The skin is the largest organ because it covers the whole body. Its two major parts include the epidermis and the dermis.
The epidermis consists of five layers. The outermost layer, or your skin’s surface, is made up of dead cells, while the innermost layer is responsible for cell generation. When new cells grow and divide from the innermost layer, they push older cells upward until they become your skin’s surface. The dermis, which is found below the epidermis, contains your skin cell’s nutrient-supplying blood vessels.
Hair starts deeply from the human skin. And hair growth cycle has three stages. The anagen phase starts with a hair follicle – the unseen part of hair located in your dermis. The anagen phase usually lasts for six years, which makes it possible to grow your hair longer. Ninety percent of your present hair undergoes this stage.
The hair follicle has several parts:
- Bulge. This is where stem cells come from.
- Outer root sheath. This is the passage of the stem cells to the dermal papilla.
- Dermal papilla. This part gives nourishment to stem cells to start hair growth.
- Sebaceous glands. These glands are located beside the bulge. They release sebum, which helps the transport of stem cells from the bulge to the derma papilla.
- Hair bulb. This is the formed structure of the growing cells or the starting point of hair growth. Melanocytes are the cells in the hair bulb that produce melanin, which gives hair its color.
Meanwhile, the visible hair on your skin is called the hair shaft. It has three parts:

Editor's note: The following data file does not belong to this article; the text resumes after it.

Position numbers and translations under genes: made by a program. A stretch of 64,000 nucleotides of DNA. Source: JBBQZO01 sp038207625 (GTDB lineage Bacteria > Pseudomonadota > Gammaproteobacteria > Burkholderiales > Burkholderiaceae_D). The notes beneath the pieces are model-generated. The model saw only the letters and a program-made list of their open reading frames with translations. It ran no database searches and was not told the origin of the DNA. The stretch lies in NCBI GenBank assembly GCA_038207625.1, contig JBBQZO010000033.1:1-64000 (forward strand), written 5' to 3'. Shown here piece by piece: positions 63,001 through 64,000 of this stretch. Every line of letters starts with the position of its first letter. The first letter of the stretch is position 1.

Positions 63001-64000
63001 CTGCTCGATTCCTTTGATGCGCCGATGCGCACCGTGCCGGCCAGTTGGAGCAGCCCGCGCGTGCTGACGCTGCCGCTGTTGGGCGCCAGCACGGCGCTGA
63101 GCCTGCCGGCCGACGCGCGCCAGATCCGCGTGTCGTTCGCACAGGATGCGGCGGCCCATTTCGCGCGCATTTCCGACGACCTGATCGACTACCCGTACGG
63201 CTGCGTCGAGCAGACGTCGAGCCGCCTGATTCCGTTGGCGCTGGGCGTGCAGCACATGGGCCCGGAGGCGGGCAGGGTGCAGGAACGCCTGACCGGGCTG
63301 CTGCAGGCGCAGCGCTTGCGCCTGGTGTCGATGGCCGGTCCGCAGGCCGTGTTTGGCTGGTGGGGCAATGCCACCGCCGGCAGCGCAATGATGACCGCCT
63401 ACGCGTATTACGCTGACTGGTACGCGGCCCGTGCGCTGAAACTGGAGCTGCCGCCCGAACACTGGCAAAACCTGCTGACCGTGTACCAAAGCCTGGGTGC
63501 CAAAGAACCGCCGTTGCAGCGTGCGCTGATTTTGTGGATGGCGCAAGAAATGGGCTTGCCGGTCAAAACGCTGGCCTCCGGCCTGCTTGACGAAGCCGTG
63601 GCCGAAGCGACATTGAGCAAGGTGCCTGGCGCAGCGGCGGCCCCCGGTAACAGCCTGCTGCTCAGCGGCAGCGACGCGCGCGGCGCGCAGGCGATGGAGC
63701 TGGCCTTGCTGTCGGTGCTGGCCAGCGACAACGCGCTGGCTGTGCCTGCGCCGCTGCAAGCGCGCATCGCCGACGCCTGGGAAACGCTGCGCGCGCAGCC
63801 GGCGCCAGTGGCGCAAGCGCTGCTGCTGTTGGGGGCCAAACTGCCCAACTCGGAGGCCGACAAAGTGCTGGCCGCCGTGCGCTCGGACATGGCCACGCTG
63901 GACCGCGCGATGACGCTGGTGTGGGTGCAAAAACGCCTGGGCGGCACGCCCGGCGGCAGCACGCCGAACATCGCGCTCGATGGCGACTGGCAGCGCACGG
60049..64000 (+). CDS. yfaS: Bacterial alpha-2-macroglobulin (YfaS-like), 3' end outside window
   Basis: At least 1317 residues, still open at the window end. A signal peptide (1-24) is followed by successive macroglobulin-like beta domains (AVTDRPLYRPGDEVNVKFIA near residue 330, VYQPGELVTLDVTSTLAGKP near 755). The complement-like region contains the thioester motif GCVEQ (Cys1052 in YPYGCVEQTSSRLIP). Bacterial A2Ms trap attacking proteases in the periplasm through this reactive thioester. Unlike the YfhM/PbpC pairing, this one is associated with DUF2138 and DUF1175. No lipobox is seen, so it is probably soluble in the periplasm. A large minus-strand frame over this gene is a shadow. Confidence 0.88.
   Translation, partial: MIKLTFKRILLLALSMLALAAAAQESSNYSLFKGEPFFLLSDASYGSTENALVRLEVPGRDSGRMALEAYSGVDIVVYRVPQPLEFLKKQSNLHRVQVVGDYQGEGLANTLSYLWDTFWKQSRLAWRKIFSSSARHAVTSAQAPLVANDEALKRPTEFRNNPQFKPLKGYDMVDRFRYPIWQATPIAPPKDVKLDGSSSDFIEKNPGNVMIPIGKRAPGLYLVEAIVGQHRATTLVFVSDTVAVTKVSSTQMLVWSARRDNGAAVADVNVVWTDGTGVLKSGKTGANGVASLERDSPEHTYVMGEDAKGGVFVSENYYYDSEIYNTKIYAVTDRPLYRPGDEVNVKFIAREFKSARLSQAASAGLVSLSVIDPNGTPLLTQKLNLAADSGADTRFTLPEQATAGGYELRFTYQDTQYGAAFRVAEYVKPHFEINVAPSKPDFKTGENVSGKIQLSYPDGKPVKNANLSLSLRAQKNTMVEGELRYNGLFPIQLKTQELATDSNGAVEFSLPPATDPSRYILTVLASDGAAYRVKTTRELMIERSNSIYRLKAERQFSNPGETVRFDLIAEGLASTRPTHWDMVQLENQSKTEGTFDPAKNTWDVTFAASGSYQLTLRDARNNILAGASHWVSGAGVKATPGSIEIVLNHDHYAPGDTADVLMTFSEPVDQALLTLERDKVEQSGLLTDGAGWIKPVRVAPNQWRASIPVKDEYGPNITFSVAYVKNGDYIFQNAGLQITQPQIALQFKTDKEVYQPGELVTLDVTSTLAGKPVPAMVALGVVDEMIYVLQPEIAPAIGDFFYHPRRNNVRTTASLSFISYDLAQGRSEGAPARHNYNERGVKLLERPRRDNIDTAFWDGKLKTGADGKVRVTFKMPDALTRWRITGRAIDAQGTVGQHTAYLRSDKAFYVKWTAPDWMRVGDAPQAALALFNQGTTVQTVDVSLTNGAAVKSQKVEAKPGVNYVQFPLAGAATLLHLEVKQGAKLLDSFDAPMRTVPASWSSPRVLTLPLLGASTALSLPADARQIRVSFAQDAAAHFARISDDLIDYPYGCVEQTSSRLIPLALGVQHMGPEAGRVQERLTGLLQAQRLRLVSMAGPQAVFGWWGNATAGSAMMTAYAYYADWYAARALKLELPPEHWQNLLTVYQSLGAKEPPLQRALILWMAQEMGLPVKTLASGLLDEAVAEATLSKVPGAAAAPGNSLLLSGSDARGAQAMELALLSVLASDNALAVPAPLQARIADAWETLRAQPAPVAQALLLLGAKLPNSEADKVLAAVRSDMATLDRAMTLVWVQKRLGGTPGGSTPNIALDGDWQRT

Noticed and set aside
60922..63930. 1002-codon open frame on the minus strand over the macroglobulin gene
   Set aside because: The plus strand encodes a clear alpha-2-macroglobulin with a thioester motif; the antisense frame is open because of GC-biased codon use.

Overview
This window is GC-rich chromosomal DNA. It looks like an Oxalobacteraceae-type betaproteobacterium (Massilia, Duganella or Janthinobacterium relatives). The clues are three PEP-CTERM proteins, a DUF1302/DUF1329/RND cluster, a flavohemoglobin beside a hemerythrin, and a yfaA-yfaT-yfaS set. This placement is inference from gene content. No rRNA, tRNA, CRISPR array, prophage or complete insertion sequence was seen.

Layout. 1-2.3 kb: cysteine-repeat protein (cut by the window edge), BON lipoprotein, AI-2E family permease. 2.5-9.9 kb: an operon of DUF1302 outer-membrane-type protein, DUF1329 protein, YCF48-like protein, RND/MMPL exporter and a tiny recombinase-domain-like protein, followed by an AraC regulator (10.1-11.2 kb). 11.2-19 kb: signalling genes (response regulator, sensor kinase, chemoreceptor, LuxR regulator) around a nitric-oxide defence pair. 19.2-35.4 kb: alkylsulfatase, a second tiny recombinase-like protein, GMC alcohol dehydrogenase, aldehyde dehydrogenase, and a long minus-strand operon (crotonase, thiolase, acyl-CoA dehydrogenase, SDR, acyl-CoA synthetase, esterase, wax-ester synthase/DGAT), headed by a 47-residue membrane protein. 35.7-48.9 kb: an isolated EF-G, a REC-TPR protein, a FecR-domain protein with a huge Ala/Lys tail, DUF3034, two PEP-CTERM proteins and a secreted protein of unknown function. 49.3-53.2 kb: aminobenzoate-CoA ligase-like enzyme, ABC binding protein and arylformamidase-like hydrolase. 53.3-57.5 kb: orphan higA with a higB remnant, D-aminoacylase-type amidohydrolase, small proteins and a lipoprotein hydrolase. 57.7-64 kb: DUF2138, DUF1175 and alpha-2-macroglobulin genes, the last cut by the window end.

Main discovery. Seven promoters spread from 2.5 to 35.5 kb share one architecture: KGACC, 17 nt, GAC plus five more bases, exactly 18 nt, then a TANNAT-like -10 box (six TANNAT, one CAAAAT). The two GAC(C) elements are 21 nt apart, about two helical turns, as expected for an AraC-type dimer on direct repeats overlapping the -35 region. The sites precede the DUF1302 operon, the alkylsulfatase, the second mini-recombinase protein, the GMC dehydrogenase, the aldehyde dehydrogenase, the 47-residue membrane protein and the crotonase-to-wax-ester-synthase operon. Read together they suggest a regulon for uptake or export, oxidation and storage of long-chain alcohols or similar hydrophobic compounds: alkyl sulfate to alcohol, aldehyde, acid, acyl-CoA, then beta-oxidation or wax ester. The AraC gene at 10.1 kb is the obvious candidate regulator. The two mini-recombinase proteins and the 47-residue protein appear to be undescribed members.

- 1.Cuticle. These are the outermost 6 to 11 layers made up of overlapping semi-transparent keratin scales. The cuticle protects your cortex by minimizing the lost of moisture and by keeping the bond of your hair shaft and hair follicle.
- 2.Cortex. This is the middle layer made up of long keratin filaments (disulfide and hydrogen bonds). The cortex provides the texture, color, flexibility, and strength of your hair.
- 3.Medulla. This is the innermost layer made up of air spaces and keratin transparent cells. This is present in thick and large hairs.
The second stage is called the catagen phase, or the stoppage of hair growth. Follicle cells die, causing the hair shaft to detach from the germinal matrix. This cycle lasts for 2 to 3 weeks, and only 1% of your present hair undergoes this stage.
The last stage is called telogen, or the 3 to 4-month rest of the hair follicle from hair growth. This happens to 10% of your hair, where the outer root sheath remains connected to the dermal papilla.
This growth cycle repeats, depending on the human body. This shows that frizzy hair is inevitable, especially during the catagen phase as the shaft disconnects from the cell-generating part. However, there are still external factors which contribute to frizzy hair.